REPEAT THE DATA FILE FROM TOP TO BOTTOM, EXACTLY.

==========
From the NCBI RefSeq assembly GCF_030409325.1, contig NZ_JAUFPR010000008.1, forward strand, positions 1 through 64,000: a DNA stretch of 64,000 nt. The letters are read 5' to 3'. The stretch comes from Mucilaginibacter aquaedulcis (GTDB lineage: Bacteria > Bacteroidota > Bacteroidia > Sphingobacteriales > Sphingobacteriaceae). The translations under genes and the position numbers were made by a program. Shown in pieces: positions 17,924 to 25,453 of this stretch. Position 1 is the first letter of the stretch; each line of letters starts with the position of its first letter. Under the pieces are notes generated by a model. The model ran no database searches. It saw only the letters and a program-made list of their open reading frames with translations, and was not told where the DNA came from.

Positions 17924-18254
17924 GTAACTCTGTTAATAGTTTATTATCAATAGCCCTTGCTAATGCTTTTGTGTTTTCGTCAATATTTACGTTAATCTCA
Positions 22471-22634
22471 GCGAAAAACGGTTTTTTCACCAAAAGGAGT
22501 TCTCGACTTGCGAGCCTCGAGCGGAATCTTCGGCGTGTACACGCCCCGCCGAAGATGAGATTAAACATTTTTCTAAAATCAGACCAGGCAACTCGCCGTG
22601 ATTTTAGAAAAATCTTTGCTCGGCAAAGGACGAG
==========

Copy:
From the NCBI RefSeq assembly GCF_030409325.1, contig NZ_JAUFPR010000008.1, forward strand, positions 1 through 64,000: a DNA stretch of 64,000 nt. The letters are read 5' to 3'. The stretch comes from Mucilaginibacter aquaedulcis (GTDB lineage: Bacteria > Bacteroidota > Bacteroidia > Sphingobacteriales > Sphingobacteriaceae). The translations under genes and the position numbers were made by a program. Shown in pieces: positions 17,924 to 25,453 of this stretch. Position 1 is the first letter of the stretch; each line of letters starts with the position of its first letter. Under the pieces are notes generated by a model. The model ran no database searches. It saw only the letters and a program-made list of their open reading frames with translations, and was not told where the DNA came from.

Positions 17924-18254
17924 GTAACTCTGTTAATAGTTTATTATCAATAGCCCTTGCTAATGCTTTTGTGTTTTCGTCAATATTTACGTTAATCTCA
Positions 22471-22634
22471 GCGAAAAACGGTTTTTTCACCAAAAGGAGT
22501 TCTCGACTTGCGAGCCTCGAGCGGAATCTTCGGCGTGTACACGCCCCGCCGAAGATGAGATTAAACATTTTTCTAAAATCAGACCAGGCAACTCGCCGTG
22601 ATTTTAGAAAAATCTTTGCTCGGCAAAGGACGAG